Energy Snippets

SA's energy vision for 2030: Jeff Radebe releases the details in long-awaited IRP

The long-awaited Integrated Resource Plan (IRP) envisages the energy mix in 2030 will consist of almost half coal power, with gas and wind being the next most important contributors.

In 2030 the government envisages the energy mix will consist of 34 000 MW of coal, representing 46% of installed capacity; 11 930 MW of gas, or 16% of installed capacity; 11 442 MW of wind, or 15% of installed capacity; 7 958 MW of photovoltaic (PV, or solar); 696MW of hydropower, or 6% of installed capacity.

The balance will consist of pump storage, concentrated solar power (CSP) and nuclear power.

The draft IRP does not include additional nuclear power apart from the 2.5% installed capacity provided by the Koeberg Nuclear Power Station.

Business Day, 27 August 2018

Renewables secures sustainable future in IRP 2018

The IRP identifies the country's energy needs until 2030, thereafter detailed technical analysis will be executed in order to identify the country's additional energy requirements post 2030, up until 2050.

Hebren James, South Africa Country Director of K2 Management, says: "The Integrated Resource Plan recognises the global energy transition and mass movement towards clean, affordable and efficient energy. Renewables are playing a vital role in helping countries meet maturing energy needs."

ESI Africa, 28 August 2018

AIIM invests in 800 MW of clean power

African Infrastructure Investment Managers (AIIM) has acquired stakes in nine new solar and wind power plants in South Africa. When all nine power facilities are fully operational, expected at the end of 2020, they will provide an additional 800 MW of renewable energy capacity into South Africa's national power grid.

The power facilities will deliver about 2 425 GWh annually, preventing around 2.4 million tonnes of carbon emissions from traditional fossil fuel power plants per annum. When operating at full capacity, they are expected to supply enough green electricity to power about 522 730 medium sized South African homes.

ESI Africa, 22 August 2018

Nuclear to get short end in energy mix

The broad strokes of SA's long awaited Integrated Resource Plan (IRP) – the government's long-term energy plan – which was presented to business and labour in the National Economic Development and Labour Council (Nedlac) on 24 August 2018, does not indicate a need for any new nuclear power to be added to the grid and envisages an overall reduction in coal-generated energy by 2030.

The plan is favourably disposed towards procuring more renewable energy and co-generated energy, which will lead to greater competition in the electricity sector.

Business Day, 27 August 2018

Zambia: Construction commences for Ngonye solar plant

The Enel Group's global renewable energies division, Enel Green Power, has started the construction of the 34 MW Ngonye solar photovoltaic (PV) plant, marking its first power plant in Zambia.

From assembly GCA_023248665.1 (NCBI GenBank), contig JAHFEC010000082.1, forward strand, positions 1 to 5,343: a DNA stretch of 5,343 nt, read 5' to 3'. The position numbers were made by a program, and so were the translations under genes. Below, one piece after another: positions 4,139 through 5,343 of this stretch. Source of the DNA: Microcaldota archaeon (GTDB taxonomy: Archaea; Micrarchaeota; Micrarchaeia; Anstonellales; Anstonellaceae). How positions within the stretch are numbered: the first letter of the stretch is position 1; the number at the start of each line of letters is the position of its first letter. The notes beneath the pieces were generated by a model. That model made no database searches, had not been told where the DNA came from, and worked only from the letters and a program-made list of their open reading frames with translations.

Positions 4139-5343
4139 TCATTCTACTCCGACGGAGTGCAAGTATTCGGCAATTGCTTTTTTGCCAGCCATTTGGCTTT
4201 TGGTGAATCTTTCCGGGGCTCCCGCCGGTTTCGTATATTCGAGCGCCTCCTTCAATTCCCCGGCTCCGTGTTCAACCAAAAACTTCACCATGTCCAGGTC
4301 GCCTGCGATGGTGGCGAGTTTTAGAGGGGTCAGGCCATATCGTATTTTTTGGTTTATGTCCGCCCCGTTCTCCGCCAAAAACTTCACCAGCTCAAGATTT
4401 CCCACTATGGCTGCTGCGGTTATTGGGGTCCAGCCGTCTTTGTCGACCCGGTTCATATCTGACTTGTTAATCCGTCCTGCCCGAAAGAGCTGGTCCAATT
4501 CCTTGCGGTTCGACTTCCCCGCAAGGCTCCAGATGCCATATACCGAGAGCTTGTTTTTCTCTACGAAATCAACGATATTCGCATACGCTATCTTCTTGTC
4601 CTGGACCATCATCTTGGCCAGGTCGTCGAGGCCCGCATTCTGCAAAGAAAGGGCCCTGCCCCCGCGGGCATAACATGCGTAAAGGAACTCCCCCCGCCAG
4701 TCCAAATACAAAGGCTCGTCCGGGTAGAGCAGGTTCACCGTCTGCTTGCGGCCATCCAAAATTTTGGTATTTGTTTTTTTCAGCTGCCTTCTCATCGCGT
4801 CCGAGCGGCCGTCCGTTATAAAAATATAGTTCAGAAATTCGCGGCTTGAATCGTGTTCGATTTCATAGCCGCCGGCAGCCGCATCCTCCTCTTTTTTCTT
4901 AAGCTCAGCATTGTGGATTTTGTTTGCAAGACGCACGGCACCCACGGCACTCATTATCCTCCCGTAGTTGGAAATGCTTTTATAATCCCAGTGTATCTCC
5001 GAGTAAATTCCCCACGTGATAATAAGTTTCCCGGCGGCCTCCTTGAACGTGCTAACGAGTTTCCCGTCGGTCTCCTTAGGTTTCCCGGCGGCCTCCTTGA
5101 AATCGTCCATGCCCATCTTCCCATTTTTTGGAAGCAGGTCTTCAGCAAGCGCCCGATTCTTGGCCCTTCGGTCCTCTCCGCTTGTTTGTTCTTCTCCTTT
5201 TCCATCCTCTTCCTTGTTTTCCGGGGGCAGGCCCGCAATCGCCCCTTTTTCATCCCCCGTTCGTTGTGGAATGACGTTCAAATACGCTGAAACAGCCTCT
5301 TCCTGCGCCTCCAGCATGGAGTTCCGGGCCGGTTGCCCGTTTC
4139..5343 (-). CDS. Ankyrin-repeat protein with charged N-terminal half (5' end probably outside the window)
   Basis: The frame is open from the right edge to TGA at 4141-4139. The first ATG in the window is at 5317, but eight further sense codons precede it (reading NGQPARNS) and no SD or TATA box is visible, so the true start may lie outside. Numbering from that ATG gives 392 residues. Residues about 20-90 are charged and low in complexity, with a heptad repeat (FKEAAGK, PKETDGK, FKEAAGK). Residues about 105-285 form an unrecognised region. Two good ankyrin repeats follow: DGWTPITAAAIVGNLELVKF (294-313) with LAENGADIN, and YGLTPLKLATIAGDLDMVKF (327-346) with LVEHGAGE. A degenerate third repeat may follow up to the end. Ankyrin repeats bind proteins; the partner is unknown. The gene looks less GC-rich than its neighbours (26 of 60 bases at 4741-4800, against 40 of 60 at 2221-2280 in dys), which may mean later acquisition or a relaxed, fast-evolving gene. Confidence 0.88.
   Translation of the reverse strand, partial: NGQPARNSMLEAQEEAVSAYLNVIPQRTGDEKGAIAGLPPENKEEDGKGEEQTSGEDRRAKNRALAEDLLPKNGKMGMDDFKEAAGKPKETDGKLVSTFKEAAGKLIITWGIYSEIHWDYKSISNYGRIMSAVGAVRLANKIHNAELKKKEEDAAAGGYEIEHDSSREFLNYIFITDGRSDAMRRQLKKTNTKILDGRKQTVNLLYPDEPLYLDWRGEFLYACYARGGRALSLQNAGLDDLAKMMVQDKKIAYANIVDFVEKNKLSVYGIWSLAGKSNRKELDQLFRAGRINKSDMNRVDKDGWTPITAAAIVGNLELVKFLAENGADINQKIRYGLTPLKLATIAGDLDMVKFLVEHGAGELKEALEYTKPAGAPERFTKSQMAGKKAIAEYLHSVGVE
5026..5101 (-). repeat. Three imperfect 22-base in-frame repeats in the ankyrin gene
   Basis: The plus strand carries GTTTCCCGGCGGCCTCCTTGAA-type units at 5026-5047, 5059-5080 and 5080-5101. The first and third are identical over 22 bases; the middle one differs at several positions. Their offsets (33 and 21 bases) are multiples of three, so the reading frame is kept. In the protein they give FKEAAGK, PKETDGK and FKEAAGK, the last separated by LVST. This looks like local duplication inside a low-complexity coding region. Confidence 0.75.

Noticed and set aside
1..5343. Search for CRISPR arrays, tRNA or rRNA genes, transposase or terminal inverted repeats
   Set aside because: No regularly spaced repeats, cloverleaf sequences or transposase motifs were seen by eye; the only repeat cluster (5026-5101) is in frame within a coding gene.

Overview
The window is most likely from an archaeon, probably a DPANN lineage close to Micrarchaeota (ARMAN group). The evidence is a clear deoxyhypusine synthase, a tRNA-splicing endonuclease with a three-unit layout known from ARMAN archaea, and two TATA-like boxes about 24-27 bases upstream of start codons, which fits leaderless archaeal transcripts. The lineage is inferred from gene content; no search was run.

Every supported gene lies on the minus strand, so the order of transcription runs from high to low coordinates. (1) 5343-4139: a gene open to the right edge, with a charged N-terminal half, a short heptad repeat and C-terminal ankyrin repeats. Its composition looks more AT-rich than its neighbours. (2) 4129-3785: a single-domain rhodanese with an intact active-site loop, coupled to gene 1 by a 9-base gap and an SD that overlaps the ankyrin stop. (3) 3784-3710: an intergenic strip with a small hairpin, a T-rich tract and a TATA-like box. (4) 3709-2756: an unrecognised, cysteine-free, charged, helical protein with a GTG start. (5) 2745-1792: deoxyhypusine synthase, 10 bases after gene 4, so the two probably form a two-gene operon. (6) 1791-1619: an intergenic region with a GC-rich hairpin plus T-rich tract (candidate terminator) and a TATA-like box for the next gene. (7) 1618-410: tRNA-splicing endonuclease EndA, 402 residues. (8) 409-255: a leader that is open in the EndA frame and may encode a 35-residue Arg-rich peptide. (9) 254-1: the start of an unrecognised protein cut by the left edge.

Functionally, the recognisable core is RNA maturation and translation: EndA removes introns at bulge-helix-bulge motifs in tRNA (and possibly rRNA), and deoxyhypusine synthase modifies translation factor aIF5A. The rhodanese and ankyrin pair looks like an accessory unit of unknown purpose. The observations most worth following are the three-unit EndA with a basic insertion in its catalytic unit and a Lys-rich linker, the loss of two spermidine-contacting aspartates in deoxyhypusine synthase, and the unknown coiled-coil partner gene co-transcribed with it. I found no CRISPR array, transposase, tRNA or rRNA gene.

Once fully up and running, the facility is expected to produce around 70 GWh per year, avoiding the annual emission of over 45 000 tons of CO2 into the atmosphere.

ESI Africa, 24 August 2018

Biogas plant demonstrates potential using new tech

Renewable-energy and waste disposal solutions provider Global Energy has constructed a fully operational biogas demonstration plant for the generation of electricity.

The plant, situated on a cucumber, tomato and herb farm between the towns of Malmesbury and Wellington, in the Western Cape, uses discarded organic produce from the farm as feedstock for the biodigester and currently processes 2.5 t/d of organic waste and is fully scalable up to 1 MW.

Engineering News, 17 August 2018

Namibia commissions US$21m solar power plants

Namibia recently welcomed the official opening of two solar power plants this week with a total build cost of US$21 million. Ejuva One and Ejuva Two, located side by side, were constructed and managed as one project feeding an estimated 25.8 GWh per annum into Namibia's national grid.

It is among the 14 renewable energy projects commissioned under the interim Renewable Energy Feed-in Tariff (REFIT) programme.

ESI Africa, 24 August 2018

Ethiopia's Reppie waste-to-power plant now operational

President Mulatu Teshome recently unveiled the Reppie waste-to-power plant located on the site of Koshe, Ethiopia's largest rubbish dump. Power generated will supply the capital city with 30% household electricity needs whilst conforming to global standards on air emissions.

According to Engineer Samuel Zemichael, "It will generate 185 gigawatt hours of electricity annually, which is connected to the national grid. This plant is Africa's first major waste-to-energy plant and could serve as a benchmark for the region and the continent waste management, which requires revolutionary methods."

ESI Africa, 22 August 2018

Nigeria: Fashola reveals plans to concession six hydro dams

Minister of Power, Works and Housing Babatunde Fashola revealed that the federal government has signed treaties to concession six hydro dams to private operators under a build, operate and transfer scheme.

"These are government-led initiatives based on the rural electrification plan approved by the President in 2016 to provide access to power for rural dwellers and vulnerable members of our society," he explained.

ESI Africa, 15 August 2018

The above reflects a summary of certain news articles published during the preceding week. It is not an expression of opinion in respect of each matter, nor may it be considered as a disclosure of advice by any employee of Hogan Lovells.

For more information contact Charles Marais.

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